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Employer entitled to accept letter of resignation

The Commission has dismissed an unfair dismissal application where the applicant alleged that the conduct of the respondent and its staff forced her to resign from her employment.

On 14 January 2019, the applicant attended a meeting with the respondent's practice manager to discuss complaints about her behaviour. Following this meeting the applicant left the workplace and later provided medical certificates that stated she was unfit for work until 3 February 2019. On 22 January 2019 the applicant sent a letter of resignation with immediate effect to the respondent. Commissioner Walkington considered a jurisdictional question raised by the respondent about whether the letter of resignation sent by the applicant was a voluntary resignation.

Walkington C considered that the two versions of events from the meeting on 14 January 2019 differed, but that on either version it was not inappropriate for the practice manager to discuss the concerns that colleagues held for the applicant's attitude and conduct. The Commissioner found that the respondent's conduct did not result directly or consequently in the termination of the applicant's employment. Further, Walkington C held that even if the applicant had written the letter of resignation in an emotional state, she had not resigned in the heat of the moment because she had also sent a second letter on 25 January 2019 after she had had time to reflect and consider her options. This second letter did not revoke the previous letter of resignation and did not express any regret that the applicant may have had in resigning.

Walkington C found that although the applicant was clearly unwell and stressed, the respondent was entitled to accept her letter of resignation, particularly as it had been confirmed by the second letter. The Commission dismissed the claim for lack of jurisdiction.

The decision can be read here.

IMC dismisses claim for overtime and bonus payment

The Industrial Magistrate has dismissed a geoscientist's claim for the payment of an incentive bonus for the period of 2001 to the first quarter of 2005 pursuant to the Industrial Relations Act 1979 (WA) (the IR Act) or common law, and, for the payment of overtime hours worked from 4 January 2011 to 3 January 2017 pursuant to the Professional Employees Award 2010 (Cth) (the Cth Award) or the Western Australian Professional Engineers (General Industries) Award 2004 (WA) (the State Award).

Industrial Magistrate Scaddan considered when the cause of action accrued for the incentive bonus and overtime claims. Her Honour found that the incentive bonus was paid when it fell due and that the last date that the payment would have been paid but was not was in 2005. As this claim was lodged 13 years after the last date of non-payment of the bonus and a six year limitation period applied under the IR Act, Fair Work Act 2009 (Cth) (the Cth Act) and Minimum Conditions of Employment Act 1993 (WA) (MCE Act) the claim was barred by statute and consequently dismissed by Scaddan IM. Her Honour added that the Industrial Magistrate's Court does not have jurisdiction to consider the claimant's common law claim.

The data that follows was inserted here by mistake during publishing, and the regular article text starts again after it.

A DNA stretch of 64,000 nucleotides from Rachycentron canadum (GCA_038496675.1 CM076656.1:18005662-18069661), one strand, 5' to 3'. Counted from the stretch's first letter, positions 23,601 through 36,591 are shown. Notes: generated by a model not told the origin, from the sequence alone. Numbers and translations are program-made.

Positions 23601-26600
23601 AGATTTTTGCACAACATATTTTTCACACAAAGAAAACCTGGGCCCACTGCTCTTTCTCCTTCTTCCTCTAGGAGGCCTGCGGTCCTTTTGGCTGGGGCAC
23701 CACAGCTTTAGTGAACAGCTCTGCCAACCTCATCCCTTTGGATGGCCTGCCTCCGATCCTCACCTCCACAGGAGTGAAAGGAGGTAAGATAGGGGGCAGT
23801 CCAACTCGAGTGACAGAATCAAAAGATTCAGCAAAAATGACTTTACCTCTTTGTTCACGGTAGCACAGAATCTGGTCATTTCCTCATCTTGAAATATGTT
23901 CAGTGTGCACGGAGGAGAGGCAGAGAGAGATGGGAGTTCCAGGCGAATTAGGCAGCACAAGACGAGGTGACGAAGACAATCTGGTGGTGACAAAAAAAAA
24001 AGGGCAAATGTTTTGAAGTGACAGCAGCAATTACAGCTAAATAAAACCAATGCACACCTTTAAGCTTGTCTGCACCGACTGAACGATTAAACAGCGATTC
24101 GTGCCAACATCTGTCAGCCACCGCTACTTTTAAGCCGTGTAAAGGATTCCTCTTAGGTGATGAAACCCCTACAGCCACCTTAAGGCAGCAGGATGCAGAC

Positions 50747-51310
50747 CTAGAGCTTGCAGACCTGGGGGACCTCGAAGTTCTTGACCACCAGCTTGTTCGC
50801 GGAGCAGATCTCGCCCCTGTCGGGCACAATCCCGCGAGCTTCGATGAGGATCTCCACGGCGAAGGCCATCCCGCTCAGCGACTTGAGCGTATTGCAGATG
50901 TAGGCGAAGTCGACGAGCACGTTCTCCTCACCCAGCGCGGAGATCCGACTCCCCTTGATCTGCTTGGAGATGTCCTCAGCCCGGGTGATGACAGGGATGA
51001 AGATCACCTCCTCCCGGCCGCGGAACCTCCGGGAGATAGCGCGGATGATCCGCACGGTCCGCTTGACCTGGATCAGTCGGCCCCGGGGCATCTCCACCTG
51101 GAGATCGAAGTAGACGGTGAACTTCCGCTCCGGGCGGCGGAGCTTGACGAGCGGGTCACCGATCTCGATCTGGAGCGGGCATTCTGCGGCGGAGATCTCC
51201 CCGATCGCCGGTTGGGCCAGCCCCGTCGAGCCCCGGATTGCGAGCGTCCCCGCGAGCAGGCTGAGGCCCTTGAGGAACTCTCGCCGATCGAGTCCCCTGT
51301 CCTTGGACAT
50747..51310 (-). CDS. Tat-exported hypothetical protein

Turning to the alleged non-payment or underpayment of overtime claim, Scaddan IM found that each instance of the alleged failure to pay overtime was its own separate cause of action. As the claimant's salary was paid on the 15th of each month, the first offence was on the 15th of January 2011, being the first month that the claimant alleged that they had been underpaid for, and then the 15th of each month thereafter. Scaddan IM also held that the same limitation period that applied for the incentive bonus payment would apply to the claimant's claim for overtime and consequently dismissed the part of the claim that related to the payment of overtime prior to 19 December 2012.

As for the remaining part of the claim, for overtime for hours worked in excess of 38 hours per week, Scaddan IM noted that she was only required to consider the terms of the Federal Professional Employees Award 2010 (Cth) (the Cth Award) as this was all that claimant had relied on in evidence and submissions. Her Honour found that the respondent could not have contravened the Cth Award as the claimant's claim had not referred to any clause within the Cth Award, and, the Cth Award does not contain any provision for the payment of an hourly rate for hours worked over 38 hours a week. In the alternative, the claimant had not proven to the requisite standard that he had not been paid the appropriate amount of overtime because he only provided salary estimates and that these estimates were well in excess of the 2019 minimum wage contained in the Cth Award.

Scaddan IM considered that as the claimant's claim related to the Cth Award, and no other industrial instrument or order exists that would enable the IR Act or MCE Act to apply, any claim under the IR Act or MCE Act could not be enforced by the Industrial Magistrate. Further, as the claim for overtime it is not considered a minimum condition of employment the MCE Act does not apply.

The decision can be read here.

Applicant not an employer who engages employees in the construction industry

The Commission has upheld an application that sought the review of a decision of the Construction Industry Long Service Leave Payments Board (the Board). The Board's decision required that the applicant register as an employer under the Construction Industry Portable Paid Long Service Leave Act 1985 (WA) (the Act), an Act providing for paid long service leave to employees engaged in the construction industry. The applicant argued that they should not be obligated to register as an employer with the Board because they do not engage employees 'in the construction industry' but rather engage technicians under the Telecommunications Services Award 2010 (Cth) (the Award).

The obligation on an employer to register under the Act does not depend on the employer being engaged in the construction industry, but instead on the employer employing persons as employees who are engaged in the construction industry.